One of life’s greatest gifts is its ability to surprise us.
How could R.J. Fox know that going on the E.T. ride in Hollywood would lead him to the woman he’d want to marry? And from there, in the name of love, on to her home country Ukraine?
That’s where Fox was surprised by scowling old babushka-wearing ladies, a farmer who nearly beat him up for trying to photograph his goat, future in-laws he hoped to impress, and vodka. Lots and lots of vodka.
Fox tells the story in his new memoir Love and Vodka: My Surreal Adventures in Ukraine.
Fox is from Dearborn, and in March of 2000 traveled to California to attend some screenwriting workshops. He decided to visit Universal Studios on a cold and rainy day in Hollywood, where he first saw Katya.
“I spotted this attractive girl, which, you know, typically for me I spot somebody that’s attractive and just keep on walking because I have no game,” he says. “So a little bit later I saw her again, and she was getting on to the E.T. ride. She was eating peanut M&M’s and I was eating peanut M&M’s, and it felt so fateful.”
His interest piqued, he followed her on to the ride, “and I know that sounds kind of creepy because it kind of is, looking back,” Fox says. They were the only two people on the ride, so they sat together. After about 20 minutes of small talk, Fox walked her to the park gate.
A few months later she went back to Ukraine, Fox went back to Michigan, and the two became pen pals. Fox tells us it started as your run-of-the-mill pen pal-type relationship, but he soon felt that she “kind of gets me” in a way that few others had.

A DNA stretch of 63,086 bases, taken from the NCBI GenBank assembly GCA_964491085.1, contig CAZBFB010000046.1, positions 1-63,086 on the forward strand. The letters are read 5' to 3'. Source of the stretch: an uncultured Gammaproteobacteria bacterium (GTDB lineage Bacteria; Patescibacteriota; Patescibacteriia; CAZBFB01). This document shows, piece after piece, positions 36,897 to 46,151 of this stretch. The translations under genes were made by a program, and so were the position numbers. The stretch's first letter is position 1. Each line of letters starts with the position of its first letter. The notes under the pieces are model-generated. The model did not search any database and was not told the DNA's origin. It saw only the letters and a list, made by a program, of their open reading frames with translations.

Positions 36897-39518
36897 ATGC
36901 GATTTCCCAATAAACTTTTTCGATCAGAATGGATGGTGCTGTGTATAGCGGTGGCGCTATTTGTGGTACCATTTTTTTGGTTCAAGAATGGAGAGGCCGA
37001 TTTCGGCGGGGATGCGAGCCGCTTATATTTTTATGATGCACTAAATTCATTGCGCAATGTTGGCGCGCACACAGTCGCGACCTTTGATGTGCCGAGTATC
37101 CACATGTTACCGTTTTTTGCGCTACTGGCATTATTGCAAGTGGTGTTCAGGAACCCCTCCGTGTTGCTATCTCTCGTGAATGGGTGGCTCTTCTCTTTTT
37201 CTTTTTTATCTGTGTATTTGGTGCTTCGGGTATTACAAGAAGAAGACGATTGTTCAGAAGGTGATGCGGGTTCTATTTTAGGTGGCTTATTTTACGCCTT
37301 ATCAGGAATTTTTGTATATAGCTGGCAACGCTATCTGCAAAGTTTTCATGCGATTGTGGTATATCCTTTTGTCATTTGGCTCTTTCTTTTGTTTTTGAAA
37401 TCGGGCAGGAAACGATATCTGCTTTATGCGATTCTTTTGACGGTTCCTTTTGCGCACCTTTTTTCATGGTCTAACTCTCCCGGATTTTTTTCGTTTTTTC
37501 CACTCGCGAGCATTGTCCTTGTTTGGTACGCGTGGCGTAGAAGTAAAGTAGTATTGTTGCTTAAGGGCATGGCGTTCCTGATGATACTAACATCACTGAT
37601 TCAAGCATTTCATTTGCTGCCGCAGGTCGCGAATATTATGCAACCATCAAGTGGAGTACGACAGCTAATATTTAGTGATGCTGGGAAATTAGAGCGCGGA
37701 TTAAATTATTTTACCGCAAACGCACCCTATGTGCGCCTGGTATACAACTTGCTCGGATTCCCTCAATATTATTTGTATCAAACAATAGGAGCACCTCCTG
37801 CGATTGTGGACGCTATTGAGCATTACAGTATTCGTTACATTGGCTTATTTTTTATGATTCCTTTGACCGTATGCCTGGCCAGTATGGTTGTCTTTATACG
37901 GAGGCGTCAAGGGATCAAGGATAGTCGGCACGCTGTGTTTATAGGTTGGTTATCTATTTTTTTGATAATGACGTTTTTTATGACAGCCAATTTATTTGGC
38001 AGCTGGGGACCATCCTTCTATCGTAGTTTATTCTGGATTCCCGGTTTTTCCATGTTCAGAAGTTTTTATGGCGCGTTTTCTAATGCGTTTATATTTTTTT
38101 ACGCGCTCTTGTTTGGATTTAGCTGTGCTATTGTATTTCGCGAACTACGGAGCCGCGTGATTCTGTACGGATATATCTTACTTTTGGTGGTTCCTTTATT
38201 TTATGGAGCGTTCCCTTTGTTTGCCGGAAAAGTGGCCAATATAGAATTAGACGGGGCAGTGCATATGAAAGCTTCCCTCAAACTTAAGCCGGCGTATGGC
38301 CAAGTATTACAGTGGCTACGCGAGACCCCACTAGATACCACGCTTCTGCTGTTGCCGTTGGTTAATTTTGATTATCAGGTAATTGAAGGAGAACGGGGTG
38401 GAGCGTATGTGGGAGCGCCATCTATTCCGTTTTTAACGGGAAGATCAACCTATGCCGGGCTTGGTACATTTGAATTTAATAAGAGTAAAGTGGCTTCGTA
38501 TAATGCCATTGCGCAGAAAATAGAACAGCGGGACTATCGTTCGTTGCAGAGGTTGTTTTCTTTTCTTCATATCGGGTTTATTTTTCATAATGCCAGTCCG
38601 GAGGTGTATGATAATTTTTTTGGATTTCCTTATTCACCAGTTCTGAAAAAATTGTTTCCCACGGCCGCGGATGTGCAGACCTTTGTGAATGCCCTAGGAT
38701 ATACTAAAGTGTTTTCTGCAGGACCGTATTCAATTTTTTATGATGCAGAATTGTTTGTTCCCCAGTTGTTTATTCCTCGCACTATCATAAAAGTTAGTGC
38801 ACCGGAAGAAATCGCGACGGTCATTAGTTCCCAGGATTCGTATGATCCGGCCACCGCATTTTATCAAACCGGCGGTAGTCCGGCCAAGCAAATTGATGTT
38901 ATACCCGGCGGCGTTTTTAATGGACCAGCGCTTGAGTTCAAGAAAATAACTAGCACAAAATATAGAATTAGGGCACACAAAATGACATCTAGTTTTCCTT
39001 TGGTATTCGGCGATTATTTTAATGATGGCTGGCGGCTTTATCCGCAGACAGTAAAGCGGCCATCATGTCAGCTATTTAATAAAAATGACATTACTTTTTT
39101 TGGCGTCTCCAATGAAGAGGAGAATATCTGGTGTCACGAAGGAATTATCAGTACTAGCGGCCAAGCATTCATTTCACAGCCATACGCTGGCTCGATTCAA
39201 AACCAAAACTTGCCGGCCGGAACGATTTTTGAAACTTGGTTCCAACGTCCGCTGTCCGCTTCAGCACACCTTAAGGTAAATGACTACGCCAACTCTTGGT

“And then a year later I decided to propose to her by taking a ring with me and heading over to Ukraine,” Fox says. “My parents and my closest friends thought I was a little crazy, and they were probably right, but at the time it was just, why not?”
Fox tells us that he originally wrote Love and Vodka as a screenplay, but decided to take a different path after wrestling with Hollywood producers for some time.
“We went through tons of development, and the script was becoming less and less true story and more Hollywood-ized,” he says. He understood why the changes were made and wasn’t totally upset with them, but the final straw came when the producers told him they wanted to set the story in Asia instead of Ukraine. “That’s when I’m like, wait, what?” he says.
The option expired, and he took the opportunity to turn the screenplay into a book. His goal now is “to bring it back full circle into the realm of film and bring it back to Hollywood, where the book literally starts out,” he says.
The book is Love and Vodka: My Surreal Adventures in Ukraine. It’s a love story fueled by vodka toasts he couldn’t escape, babushkas who despised him and a young woman named Katya who made it all worthwhile.
R.J. Fox will be reading from his book and signing copies on Thursday, December 17, at 6 p.m. at Pages Bookshop on Grand River in Northwest Detroit. More information can be found here.
Fox reads from his book and tells us more about his trip to Ukraine, his experience trying to impress Katya’s family, and what he learned about the country in our conversation above.
- Ryan Grimes, Stateside